We have been organising symposia here on the Verfassungsblog for many years now. Online symposium is what we called the format when we had the honour of co-inventing it back then, and in some way the whole Verfassungsblog is nothing else but one big symposium: not in the sense of a dionysian carousal with dance, flute girls, and intoxication, of course, but rather a noble and elevating oratorical contest among virtuous scholars and pedagogues. Especially now, in the pandemic, we are seeing an explosion in demand for this format, and no wonder: carousals are banned, dancers and flute girls are out of work, and satyr and mystery or any plays at all are what we dream of in this long dreary Covid winter. Instead, each of us sits alone and isolated in front of her own little screen rectangle. So, why don’t we get together on Verfassungsblog at least and discuss whether what is imposed on us all in terms of Covid measures is statecraft and just government, or darkest tyranny, or something in between, or something else altogether.
We’ve been doing this virtually non-stop now during these last months, not just with our „Power and the COVID-19 Pandemic“ online symposium convened by the most praiseworthy Joelle Grogan, but also in the regular blog timeline. New stuff keeps coming up, restriction, relaxation, vaccination on, vaccination off, borders open, borders closed, stuff that must be measured against constitutional yardsticks and classified as imperative, permitted or forbidden, and we keep discussing these matters from dawn till dusk until the neighbours complain: They have to get up early and do their political job in government and legislature, so would we discussion-loving constitutional law symposiastes keep it down a bit for a little while, please! But we won’t have any of that, we invite them all over, the politics and media neighbours, we fill their glasses and wreath their heads with vine leaves: How interesting, let’s by all means discuss that! If we legal scholars call the doings of you politicians unconstitutional or constitutional, especially in public forums like Verfassungsblog, it has a much more direct effect on your scope of action than the advice of any other scientific discipline, virology included – and this affects, in turn, our scientific discourse, too. How? And what to do?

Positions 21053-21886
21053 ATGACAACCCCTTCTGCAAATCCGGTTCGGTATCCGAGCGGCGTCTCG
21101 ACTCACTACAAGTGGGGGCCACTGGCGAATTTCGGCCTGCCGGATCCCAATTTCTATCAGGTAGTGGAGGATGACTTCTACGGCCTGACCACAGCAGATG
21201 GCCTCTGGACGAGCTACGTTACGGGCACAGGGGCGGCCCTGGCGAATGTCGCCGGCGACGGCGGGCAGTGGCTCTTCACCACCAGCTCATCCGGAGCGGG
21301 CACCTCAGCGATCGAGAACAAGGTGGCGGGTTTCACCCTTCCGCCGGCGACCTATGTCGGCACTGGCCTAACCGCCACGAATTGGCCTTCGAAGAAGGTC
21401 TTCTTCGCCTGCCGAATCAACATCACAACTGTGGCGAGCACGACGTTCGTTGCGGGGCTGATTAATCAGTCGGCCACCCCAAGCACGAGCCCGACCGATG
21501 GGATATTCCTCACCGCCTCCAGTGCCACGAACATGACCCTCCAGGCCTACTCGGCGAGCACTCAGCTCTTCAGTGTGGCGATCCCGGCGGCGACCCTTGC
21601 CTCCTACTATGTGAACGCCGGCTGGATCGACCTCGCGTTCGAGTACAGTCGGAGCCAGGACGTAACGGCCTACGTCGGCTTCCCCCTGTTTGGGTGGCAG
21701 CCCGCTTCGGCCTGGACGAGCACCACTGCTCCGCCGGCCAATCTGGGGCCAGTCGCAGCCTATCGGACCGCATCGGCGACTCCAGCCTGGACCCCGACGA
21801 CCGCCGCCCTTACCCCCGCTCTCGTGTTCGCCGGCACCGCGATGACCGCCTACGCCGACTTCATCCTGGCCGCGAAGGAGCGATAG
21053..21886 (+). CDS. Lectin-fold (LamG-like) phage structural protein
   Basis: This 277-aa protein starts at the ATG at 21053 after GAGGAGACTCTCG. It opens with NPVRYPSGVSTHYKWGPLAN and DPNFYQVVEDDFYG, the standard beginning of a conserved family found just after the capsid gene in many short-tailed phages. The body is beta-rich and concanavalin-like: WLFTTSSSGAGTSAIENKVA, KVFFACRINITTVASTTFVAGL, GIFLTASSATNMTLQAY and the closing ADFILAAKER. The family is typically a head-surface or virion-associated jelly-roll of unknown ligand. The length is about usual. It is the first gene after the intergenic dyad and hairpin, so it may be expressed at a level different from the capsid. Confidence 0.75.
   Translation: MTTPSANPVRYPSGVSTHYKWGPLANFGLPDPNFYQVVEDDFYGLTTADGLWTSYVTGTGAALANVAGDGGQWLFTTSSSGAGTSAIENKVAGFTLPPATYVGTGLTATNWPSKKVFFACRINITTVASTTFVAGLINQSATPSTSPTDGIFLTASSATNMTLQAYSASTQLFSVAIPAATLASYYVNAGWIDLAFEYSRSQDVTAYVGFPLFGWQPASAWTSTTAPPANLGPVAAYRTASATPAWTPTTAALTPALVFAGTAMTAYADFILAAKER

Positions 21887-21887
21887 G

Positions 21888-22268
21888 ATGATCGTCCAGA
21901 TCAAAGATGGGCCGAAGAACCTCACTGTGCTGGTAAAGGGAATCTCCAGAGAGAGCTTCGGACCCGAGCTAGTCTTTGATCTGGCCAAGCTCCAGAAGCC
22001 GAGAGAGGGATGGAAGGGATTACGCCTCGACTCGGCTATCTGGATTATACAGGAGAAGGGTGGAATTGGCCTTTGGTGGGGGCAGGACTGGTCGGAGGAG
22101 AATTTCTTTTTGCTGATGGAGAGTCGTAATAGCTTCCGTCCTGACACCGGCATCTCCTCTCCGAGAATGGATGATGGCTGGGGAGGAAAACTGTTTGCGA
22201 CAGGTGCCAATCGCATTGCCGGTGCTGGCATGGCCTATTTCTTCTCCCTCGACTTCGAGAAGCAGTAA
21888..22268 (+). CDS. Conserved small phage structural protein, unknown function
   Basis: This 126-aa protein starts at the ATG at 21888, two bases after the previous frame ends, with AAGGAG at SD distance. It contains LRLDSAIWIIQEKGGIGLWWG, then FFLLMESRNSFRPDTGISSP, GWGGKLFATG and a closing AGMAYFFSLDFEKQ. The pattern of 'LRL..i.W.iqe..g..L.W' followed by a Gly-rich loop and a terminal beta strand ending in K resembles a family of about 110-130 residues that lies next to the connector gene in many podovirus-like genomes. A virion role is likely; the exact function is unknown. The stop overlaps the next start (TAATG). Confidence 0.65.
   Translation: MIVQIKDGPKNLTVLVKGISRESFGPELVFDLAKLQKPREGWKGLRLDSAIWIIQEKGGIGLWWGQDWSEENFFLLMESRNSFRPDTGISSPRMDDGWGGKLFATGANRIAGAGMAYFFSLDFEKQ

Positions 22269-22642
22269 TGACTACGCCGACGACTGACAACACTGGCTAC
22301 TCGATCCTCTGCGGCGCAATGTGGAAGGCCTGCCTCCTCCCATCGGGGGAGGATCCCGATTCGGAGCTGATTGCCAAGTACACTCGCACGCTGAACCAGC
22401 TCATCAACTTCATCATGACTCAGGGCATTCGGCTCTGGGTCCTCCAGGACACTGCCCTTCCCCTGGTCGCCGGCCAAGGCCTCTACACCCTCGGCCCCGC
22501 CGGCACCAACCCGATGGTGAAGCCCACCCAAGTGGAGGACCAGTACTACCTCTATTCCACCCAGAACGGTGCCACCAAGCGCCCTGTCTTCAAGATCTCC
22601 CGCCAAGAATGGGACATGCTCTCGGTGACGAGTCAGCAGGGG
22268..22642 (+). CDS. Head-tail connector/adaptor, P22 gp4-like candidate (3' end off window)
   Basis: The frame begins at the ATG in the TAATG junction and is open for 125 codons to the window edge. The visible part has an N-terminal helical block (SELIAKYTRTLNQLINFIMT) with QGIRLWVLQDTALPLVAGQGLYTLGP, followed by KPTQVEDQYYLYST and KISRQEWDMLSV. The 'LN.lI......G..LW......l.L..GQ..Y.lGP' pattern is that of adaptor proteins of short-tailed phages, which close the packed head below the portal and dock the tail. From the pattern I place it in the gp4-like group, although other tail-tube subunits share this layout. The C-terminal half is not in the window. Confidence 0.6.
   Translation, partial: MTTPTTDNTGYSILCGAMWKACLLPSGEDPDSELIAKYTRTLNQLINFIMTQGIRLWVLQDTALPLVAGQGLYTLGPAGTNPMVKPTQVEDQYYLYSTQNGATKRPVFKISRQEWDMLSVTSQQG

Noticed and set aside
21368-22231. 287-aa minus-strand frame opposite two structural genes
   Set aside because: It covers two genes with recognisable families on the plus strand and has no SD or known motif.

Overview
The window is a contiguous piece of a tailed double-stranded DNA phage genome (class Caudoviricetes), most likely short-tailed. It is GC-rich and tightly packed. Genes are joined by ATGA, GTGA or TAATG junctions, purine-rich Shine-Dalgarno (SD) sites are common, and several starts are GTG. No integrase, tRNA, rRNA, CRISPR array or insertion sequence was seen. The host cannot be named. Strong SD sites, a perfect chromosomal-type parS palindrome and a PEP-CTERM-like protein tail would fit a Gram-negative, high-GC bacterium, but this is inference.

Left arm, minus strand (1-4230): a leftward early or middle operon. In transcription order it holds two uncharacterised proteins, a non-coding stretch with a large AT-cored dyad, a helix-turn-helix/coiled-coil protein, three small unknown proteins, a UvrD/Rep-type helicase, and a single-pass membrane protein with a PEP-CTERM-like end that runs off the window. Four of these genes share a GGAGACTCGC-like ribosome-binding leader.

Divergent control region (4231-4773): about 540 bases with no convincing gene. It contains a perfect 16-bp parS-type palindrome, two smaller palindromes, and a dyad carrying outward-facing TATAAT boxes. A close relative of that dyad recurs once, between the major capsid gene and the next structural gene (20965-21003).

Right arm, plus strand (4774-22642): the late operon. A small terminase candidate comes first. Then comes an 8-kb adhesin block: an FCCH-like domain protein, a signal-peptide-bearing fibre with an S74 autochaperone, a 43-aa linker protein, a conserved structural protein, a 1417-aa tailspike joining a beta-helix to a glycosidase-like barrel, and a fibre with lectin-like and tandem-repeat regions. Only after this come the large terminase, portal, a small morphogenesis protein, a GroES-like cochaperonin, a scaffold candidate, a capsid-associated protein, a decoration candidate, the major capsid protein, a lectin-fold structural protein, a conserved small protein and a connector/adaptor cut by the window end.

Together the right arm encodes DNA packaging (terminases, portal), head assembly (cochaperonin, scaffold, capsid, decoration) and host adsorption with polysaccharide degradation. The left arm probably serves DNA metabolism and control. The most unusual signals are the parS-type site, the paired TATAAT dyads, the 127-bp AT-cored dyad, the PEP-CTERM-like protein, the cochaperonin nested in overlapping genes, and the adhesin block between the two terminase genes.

Constitutional expertise in the political arena was the topic of the online workshop we held on this topic this afternoon. RENATE KÜNAST (Greens), KONSTANTIN KUHLE (FDP) and GÜNTER KRINGS (CDU) were our guests from politics, GUDULA GEUTHER (Deutschlandfunk) and PATRICK BAHNERS (FAZ) from the media, ANNA KATHARINA MANGOLD (University of Flensburg) and DANIEL THYM (University of Konstanz) from legal academia, and the symposiarchs were MICHAELA HAILBRONNER (University of Gießen) and ALEXANDER THIELE (University of Göttingen). I found the debate tremendously exciting, including the biting criticism that Krings, Secretary of State in the Federal Ministry of the Interior and a connoisseur of constitutional law of his own right, addressed to parts of the legal discourse (and also to us). We will continue this debate with an online symposium with further numerous contributions, so that’s something to look forward to.